Entries in Mood (5)


Rosemary Aromatherapy Lifts Mood, Performance

Jupiterimages/Thinkstock(NEW YORK) -- You are what you eat, so the old buzz phrase goes. But new research looking at people's moods and smarts may have us one day saying you feel as well as what you smell.

Researchers in Great Britain concluded that sniffing rosemary aromatherapy oil makes a person feel more content and gives a slight boost to performance.

The researchers exposed 20 study participants in their 20s to the scent of rosemary aromatherapy oil anywhere from four to 10 minutes. They hid the oil under a desk so participants didn't know they were being intentionally exposed.

The participants were then asked to complete basic subtraction problems, more complex subtraction problems, and detect number patterns on a computer. They also completed a mood questionnaire and underwent a blood test.

Those who smelled the rosemary oil for less time were less likely to report feeling "content." The study found no relationship between the rosemary oil and feeling calm, alert, or pleasant, which were other mood types they were asked to assess.

Participants who absorbed more rosemary oil could accurately answer the basic questions in less than two minutes, but there was no difference in the ability to answer more complex questions or to detect number patterns compared to those who were exposed to the oil for a shorter period of time.

The researchers found that the longer the participants had time to take in the rosemary oil, the larger amounts of a chemical compound known as 1,8 Cineole—which is found in aromatherapy oils—were detected in their blood.

"This study supports the suggestion that active compounds present in aromas may be absorbed through the nasal or lung mucosa and thus provide the potential for pharmacological activity," the researchers wrote about their study, published Saturday in the journal Therapeutic Advances in Psychopharmacology.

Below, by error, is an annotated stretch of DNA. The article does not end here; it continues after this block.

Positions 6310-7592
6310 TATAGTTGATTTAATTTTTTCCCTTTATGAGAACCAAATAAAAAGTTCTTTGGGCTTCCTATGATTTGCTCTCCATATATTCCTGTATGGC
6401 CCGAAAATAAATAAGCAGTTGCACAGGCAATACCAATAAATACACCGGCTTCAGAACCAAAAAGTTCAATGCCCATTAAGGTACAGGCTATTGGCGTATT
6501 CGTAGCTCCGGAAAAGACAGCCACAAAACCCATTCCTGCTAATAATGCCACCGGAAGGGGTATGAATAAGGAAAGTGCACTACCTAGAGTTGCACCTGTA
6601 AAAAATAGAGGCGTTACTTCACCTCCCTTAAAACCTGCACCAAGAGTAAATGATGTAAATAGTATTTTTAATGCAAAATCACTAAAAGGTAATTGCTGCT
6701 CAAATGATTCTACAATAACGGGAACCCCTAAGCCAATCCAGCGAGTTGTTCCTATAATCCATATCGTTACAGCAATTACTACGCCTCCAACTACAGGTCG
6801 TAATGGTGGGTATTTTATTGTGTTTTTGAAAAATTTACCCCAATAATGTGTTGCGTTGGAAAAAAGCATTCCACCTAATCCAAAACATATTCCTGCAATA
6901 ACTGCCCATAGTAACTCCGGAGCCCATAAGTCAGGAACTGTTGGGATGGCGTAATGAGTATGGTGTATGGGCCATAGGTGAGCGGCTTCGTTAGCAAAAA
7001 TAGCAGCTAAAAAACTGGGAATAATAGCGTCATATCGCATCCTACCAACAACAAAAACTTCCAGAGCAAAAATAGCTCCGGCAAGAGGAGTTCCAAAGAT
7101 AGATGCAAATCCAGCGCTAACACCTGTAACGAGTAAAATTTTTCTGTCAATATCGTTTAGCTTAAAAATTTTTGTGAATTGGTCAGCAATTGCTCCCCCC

Copyright 2012 ABC News Radio


Sweethearts Tend to Hit the Sweets, Says Study

iStockphoto/Thinkstock(GETTYSBURG, Pa.) -- As Halloween approaches, parents around the country will warn their kids not to eat all their candy at once. It may rot their teeth out and make them gain a few pounds, but it also may show just how sweet they are.

That’s according to new research published in the Journal of Personality and Social Psychology.

Brian Meier, an associate professor of psychology at Gettysburg College, and his colleagues analyzed five studies that related to taste and behavior. Even after controlling for positive mood and reward, researchers found that people who eat sweet foods tend to be more agreeable and cooperative than those who eat non-sweet foods.

“It looks like metaphors related to taste sensations in terms of behavior are more than just devices for communication,” said Meier. “There is this theory of embodiment. People who we considered ‘sweet’ preferred sweet foods.”

Those who enjoyed sweets also seemed to be more likely to volunteer. Specifically for one study, people were more likely to help clean up their city after a major flood.

Of course, several limitations put the results in question. The studies were small -- the largest included 108 participants. The results were self-reported, correlated in result, and researchers did not test for other tastes (i.e. Are people who prefer bitter foods more bitter by nature?).

So, it’s a bit early to say that people who eat sweets are sweeter and those who load on the salt are saltier, but researchers plan to expand their research in the future by studying other tastes.

“We’d like to examine taste with other personalities,” said Meier. “It may tell us a lot more about how people differ in nature than we think it does.”

In the meantime, go ahead and eat that bit of chocolate. Hey, you’re just showing others how darn sweet you are.

Copyright 2011 ABC News Radio


Twitter Used to Track the World’s Mood; Shows We’re Happiest in Morning

iStockphoto/Thinkstock(ITHACA, N.Y.) -- Twitter is now so big, and so constantly used, that two Cornell University researchers were able to use it as a sort of “global mood ring” to monitor the world’s feelings.